Skip to content

Gnoetry Daily compilation chapbook Release Candidate 2

November 9, 2011

Take a look at the second “ready for release” candidate for the Gnoetry Daily compilation: here in pdf!

I think it’s about ready to go… I improved the image resolution, changed the font size on a couple of the poems to make them fit on a single page (this also got rid of the blank pages), and inserted faded-grey headers with the section author’s name.

Take a look, let me know what you think, I’ll “finalize” it in a week or so if nobody has any major objections!

UPDATE: OK, here’s release candidate 3 (mostly typo edits)

Advertisements
4 Comments leave one →
  1. Eric Elshtain permalink
    November 9, 2011 11:03 am

    Fantastic collection, if I do say so. The variety of “voices” (does that need scare-quotes?) is a great mindful earful; totally belying the now old-saw that computer-generation opposes poetical thinking.

  2. eRoGK7 permalink*
    November 11, 2011 2:19 pm

    It’s looking really good! Maybe we should make this a yearly kind of thing.

    Just saw Matthew’s introduction too. I’m glad you liked my intro, and this version you’ve made works wonderfully. I especially like where it ends: “What I’ve been / I’ve / been writing / to since.” Curious statement of a poetics. Reflective and suggestive of possibilities, as in you’ve been ______, and how are you writing out of that. Very nice.

    And edde, your introduction should be posted as a dedicated page on this site. I have not read a more clearly articulated statement on generative poetry anywhere.

    I agree with Eric E too, there are different voices here (I’m not really afraid of that word, but I also would not hesitate to say that Jackson Mac Low, Leslie Scalapino or Gertrude Stein have strong, distinctive voices) and a variety of poetic styles. I know that a big part of working with Gnoetry has been testing the possibilities and limitations of its poetics, how variously it can be used to make poetry that is solidly aesthetic, artful, perhaps lyric even, even as it challenges authorship with what could just as accurately be called cyborg authorship as human-machine collaboration.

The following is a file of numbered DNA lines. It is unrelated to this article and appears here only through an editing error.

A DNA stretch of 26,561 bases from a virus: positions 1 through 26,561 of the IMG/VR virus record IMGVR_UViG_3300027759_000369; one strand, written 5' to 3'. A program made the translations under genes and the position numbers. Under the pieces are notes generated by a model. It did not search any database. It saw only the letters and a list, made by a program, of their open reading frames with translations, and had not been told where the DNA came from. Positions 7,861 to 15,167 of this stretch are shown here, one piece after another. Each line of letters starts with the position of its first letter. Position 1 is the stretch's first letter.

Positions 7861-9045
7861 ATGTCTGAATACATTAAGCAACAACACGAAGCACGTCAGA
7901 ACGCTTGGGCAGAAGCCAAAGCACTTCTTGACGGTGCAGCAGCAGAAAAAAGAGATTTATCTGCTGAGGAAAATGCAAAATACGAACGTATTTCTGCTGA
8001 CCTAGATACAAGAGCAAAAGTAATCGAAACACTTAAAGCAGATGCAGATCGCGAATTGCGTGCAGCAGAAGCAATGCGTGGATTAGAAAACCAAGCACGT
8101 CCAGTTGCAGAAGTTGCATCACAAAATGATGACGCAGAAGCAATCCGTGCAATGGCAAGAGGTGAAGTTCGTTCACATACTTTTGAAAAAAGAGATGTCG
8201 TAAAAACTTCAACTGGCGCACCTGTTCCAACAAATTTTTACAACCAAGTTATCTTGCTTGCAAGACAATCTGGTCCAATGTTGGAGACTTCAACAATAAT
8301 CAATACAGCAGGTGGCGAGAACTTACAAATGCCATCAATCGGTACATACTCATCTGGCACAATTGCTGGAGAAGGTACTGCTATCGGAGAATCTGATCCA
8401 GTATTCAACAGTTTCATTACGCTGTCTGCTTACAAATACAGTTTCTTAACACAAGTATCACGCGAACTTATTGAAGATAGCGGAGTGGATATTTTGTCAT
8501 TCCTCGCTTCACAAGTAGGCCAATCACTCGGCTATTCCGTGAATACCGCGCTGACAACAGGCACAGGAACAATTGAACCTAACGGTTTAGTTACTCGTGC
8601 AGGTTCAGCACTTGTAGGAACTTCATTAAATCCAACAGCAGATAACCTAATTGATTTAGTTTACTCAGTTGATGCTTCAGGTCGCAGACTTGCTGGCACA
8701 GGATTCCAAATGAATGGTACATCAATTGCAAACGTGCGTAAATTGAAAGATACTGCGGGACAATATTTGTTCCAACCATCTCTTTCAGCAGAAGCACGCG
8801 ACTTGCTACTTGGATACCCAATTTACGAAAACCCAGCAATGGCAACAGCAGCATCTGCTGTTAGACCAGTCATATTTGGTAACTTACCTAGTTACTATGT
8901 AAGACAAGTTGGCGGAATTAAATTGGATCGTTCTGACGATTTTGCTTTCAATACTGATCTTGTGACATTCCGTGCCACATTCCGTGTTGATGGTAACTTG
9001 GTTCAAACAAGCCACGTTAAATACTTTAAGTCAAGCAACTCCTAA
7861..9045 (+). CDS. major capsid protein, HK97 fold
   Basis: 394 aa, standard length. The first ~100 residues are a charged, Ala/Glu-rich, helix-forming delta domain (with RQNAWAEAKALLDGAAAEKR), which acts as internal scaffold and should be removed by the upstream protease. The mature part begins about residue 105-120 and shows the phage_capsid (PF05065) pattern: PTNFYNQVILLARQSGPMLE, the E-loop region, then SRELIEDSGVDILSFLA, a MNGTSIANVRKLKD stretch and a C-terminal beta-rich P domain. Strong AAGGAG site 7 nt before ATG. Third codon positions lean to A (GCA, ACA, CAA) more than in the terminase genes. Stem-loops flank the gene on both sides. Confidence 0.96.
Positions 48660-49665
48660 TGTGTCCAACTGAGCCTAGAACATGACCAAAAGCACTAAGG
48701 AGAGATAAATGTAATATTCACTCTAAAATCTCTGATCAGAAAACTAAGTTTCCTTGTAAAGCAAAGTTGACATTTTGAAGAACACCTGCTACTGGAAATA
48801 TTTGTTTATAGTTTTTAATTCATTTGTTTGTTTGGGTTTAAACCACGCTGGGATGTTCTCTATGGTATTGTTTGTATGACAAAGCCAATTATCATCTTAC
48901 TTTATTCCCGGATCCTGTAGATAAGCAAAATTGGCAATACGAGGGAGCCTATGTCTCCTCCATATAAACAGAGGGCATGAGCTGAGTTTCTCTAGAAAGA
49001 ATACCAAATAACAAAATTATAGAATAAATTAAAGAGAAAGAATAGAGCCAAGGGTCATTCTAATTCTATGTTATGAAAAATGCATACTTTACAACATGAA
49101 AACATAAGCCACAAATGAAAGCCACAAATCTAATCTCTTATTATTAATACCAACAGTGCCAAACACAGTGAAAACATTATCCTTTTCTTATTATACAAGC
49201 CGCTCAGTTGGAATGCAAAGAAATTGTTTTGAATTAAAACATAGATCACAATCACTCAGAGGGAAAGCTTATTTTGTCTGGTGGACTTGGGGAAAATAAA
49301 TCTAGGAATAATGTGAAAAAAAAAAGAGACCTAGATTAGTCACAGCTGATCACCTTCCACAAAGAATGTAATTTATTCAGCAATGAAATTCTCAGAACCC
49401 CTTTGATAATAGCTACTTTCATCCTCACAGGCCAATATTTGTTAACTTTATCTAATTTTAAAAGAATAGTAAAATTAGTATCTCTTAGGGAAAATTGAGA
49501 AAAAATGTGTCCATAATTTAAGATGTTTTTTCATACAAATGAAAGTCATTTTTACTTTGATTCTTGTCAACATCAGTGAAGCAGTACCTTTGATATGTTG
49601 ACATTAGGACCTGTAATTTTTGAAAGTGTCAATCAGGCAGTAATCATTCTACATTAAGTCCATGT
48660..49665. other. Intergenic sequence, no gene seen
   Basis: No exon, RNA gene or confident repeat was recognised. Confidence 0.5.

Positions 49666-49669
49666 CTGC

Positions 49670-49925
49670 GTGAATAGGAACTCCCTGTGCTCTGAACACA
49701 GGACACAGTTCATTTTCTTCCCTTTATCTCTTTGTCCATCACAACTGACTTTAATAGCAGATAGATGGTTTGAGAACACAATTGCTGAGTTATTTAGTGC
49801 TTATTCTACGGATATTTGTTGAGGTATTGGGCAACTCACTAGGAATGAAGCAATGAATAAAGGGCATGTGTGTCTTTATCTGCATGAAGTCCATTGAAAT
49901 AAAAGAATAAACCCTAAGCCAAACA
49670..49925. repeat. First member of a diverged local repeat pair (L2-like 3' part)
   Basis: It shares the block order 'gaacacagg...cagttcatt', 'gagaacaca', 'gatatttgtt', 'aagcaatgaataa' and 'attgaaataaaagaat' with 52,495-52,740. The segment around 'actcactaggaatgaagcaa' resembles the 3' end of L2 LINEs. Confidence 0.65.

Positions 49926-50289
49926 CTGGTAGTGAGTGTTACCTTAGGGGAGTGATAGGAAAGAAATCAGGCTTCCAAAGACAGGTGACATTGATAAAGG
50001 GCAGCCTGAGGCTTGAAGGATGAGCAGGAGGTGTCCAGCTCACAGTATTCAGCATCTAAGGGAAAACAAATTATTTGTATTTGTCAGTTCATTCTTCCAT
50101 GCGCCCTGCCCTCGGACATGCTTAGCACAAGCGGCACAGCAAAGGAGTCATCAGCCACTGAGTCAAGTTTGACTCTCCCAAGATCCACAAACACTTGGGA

And my way is most often the Way of the Digital Poet. Maybe I’ll tread the Way of the Hacker someday too.

  3. November 12, 2011 2:56 am

    OK, here’s release candidate 3 (just minor typo edits in nathanielksmith and DaveTolkacz’s sections.)

    Maybe we should make this a yearly kind of thing.

    Yeah! I was thinking “occasional”, but yearly is good too.

    And edde, your introduction should be posted as a dedicated page on this site. I have not read a more clearly articulated statement on generative poetry anywhere.

    Ha ha! I originally posted it on netpoetic; the tone is inspired by Musashi’s Book of Five Rings and Dokkodo though on the netpoetic post I also cite Tsai Chih Chung.

    what could just as accurately be called cyborg authorship

    I dunno… even with today’s primitive technology there’s a lot more potential for cyborgness than gui search through n-gram language models…

    And my way is most often the Way of the Digital Poet. Maybe I’ll tread the Way of the Hacker someday too.

    I don’t really emphasize it, but literary theorists also follow the Way of the Scientist (i.e. study language and meaning.)

  4. November 12, 2011 11:38 am

    Thanks again, edde for your awesome hard work on this.

    “I dunno… even with today’s primitive technology there’s a lot more potential for cyborgness than gui search through n-gram language models…”

    Gnoetry may be the best interface to try a neural net on…

    “don’t really emphasize it, but literary theorists also follow the Way of the Scientist (i.e. study language and meaning.)”

    There’s a percentage that don’t. I do (in criticism) try to engage the sciences, but I wouldn’t expect to be considered “science” by scientists. When criticism is really bad it’s usually because it’s trying too hard to be like a science.

Leave a Reply

Fill in your details below or click an icon to log in:

WordPress.com Logo

You are commenting using your WordPress.com account. Log Out / Change )

Twitter picture

You are commenting using your Twitter account. Log Out / Change )

Facebook photo

You are commenting using your Facebook account. Log Out / Change )

Google+ photo

You are commenting using your Google+ account. Log Out / Change )

Connecting to %s

%d bloggers like this: